NJ.com: These Jerseyans just launched new effort to end Cuban embargo

 A group of New Jersey political and business have banded together to lobby Congress to end the decades-long Cuban embargo.

The Engage Cuba New Jersey State Council is the 19th state organization to join the national effort led by the Washington-based advocacy group.

It comes at a time when President Donald Trump has rolled back President Barack Obama’s efforts to establish normal relations with the Communist country. Earlier this month, the State Department ended a five-year tourist visa for Cubans, allowing them to make multiple trips to the U.S., granting instead only single-entry visas for up to three months.

New Jersey is home to 44,974 Cuban Americans, behind only Florida and Texas, according to the Migration Policy Institute.

“As long as we maintain restrictions on trade with Cuba, we burden American business owners,” said state Senator Declan O’Scanlon, R-Monmouth, one of 29 founding members of the state council. “The business community in New Jersey should be free to meet demand in foreign markets and truly compete in the global marketplace. From biotechnology, to agriculture, to manufacturing, New Jersey products have the potential to change lives in Cuba and create jobs across our state."

Their efforts face opposition from New Jersey’s two Cuban-American lawmakers in Washington, who also disagreed with Obama’s overtures to Havana.

“Just weeks after the Cuban regime approved a new constitution designed to keep the Communist Party in power for the foreseeable future, it seems like a fool’s errand for Engage Cuba to set up an New Jersey chapter," said U.S. Sen. Robert Menendez, D-N.J.

“New Jersey, with its rich history and vibrant Cuban-American community, should continue leading the way in sending a clear message to the world and to the Cuban people that the United States will never give-up on our commitment to a free and democratic Cuba.”

And Rep. Albio Sires, D-8th Dist., called the effort “all about the almighty dollar,” saying that when Obama tried to engage Cuba, the government doubled down on its efforts to quash opposition.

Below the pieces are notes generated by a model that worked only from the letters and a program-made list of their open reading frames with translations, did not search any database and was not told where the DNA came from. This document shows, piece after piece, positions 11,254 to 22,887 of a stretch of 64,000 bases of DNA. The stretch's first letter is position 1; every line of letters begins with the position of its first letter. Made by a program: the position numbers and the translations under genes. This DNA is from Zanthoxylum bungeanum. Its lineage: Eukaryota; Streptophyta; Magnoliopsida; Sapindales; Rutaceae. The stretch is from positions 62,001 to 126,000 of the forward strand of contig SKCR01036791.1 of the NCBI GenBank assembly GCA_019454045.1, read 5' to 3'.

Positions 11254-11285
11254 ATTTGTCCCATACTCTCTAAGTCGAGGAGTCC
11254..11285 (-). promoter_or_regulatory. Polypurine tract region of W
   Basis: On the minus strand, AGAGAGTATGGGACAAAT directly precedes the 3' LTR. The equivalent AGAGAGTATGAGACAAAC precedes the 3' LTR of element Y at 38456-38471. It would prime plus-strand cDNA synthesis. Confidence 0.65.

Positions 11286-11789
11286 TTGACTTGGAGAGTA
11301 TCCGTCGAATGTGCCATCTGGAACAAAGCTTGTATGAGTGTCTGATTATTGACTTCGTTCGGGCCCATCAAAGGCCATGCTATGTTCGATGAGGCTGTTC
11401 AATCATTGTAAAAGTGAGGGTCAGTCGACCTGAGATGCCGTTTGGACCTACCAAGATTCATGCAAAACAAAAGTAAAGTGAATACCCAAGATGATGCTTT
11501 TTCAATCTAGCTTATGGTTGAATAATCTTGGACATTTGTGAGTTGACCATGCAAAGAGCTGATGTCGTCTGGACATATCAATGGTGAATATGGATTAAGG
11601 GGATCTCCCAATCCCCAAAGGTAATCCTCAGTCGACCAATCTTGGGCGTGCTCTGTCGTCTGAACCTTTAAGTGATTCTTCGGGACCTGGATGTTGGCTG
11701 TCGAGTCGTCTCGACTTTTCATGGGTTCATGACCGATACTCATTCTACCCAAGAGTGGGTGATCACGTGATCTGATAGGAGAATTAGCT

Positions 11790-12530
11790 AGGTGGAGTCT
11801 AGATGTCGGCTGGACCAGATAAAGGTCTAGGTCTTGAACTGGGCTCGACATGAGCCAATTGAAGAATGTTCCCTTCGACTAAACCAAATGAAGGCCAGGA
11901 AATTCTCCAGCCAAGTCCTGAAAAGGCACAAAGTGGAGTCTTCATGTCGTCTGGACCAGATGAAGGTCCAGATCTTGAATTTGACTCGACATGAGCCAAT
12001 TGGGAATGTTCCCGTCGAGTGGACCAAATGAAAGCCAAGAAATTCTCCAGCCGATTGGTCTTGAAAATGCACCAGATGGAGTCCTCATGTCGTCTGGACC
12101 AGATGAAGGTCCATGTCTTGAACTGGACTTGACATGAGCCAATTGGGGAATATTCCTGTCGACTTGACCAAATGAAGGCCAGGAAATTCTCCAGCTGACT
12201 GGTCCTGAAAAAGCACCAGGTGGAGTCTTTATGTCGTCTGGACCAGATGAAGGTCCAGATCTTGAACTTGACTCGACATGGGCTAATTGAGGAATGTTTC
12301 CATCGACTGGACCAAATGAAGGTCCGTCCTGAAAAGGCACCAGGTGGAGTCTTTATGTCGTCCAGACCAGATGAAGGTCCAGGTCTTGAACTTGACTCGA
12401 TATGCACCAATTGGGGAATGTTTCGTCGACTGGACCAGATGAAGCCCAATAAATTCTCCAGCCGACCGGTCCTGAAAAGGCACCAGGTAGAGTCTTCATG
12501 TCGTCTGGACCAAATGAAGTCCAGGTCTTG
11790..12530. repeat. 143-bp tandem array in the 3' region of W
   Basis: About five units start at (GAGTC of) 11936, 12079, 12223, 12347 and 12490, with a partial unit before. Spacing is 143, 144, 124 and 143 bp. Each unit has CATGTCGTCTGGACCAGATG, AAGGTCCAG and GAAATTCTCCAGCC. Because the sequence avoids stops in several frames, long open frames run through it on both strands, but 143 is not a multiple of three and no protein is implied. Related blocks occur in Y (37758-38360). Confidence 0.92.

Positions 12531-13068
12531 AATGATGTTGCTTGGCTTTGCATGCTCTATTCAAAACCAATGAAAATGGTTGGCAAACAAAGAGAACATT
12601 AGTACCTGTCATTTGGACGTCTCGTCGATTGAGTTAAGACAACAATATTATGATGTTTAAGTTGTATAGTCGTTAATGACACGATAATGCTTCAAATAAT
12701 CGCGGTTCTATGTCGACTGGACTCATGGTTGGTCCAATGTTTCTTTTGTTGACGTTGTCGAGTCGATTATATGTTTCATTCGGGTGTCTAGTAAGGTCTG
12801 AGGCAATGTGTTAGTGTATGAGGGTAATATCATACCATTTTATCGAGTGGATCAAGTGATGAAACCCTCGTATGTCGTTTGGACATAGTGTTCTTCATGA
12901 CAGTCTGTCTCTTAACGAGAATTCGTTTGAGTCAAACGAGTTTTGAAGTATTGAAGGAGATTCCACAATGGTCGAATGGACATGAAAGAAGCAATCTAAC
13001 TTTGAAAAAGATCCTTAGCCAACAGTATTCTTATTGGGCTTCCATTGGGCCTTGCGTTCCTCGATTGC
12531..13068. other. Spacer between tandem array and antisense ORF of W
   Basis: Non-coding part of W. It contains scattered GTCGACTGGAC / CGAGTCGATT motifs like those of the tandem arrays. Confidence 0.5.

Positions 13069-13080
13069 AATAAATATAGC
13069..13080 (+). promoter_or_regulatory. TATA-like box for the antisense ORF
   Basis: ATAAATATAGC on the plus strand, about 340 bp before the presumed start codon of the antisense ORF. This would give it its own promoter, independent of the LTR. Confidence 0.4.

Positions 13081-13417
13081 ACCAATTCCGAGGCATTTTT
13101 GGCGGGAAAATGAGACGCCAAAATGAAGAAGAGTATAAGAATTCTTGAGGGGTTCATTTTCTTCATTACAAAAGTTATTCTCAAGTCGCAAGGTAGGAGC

“If you want to talk about giving something to Cuba, Cuba has to give something back, which they did not do with Obama," Sires said. "If there is dissent, they beat them up they put them in jail and they abuse them.”

One obstacle in New Jersey, however, is the continued presence in Cuba of Joanne Chesimard. who is on FBI’s list of the most wanted terrorists. Chesimard has lived there since 1984 after escaping from prison after being sentenced to life imprisonment in the killing of state Police Trooper Werner Foerster in a 1973 shootout on the New Jersey Turnpike.

Trump mentioned Chesimard by name in his Cuba speech in June 2017 announcing changes to U.S. policy.

A member of the new council, Assemblyman Gordon Johnson, D-Bergen, said the U.S. could be in a better position to push for Chesimard’s extradition.

“Many of us in New Jersey have close ties with the Cuban people, and we should foster that connection." Johnson said. "Both countries have so much to offer each other. We cannot allow the economic and social isolation of the Cuban people to prevent us from continuing to advocate for our interests in Cuba — like the return of Joanne Chesimard.”

Others on the council include Trenton Mayor Reed Gusciora; John Harmon, chief executive of the New Jersey African American Chamber of Commerce; and Peter Furey, executive director of the New Jersey Farm Bureau.

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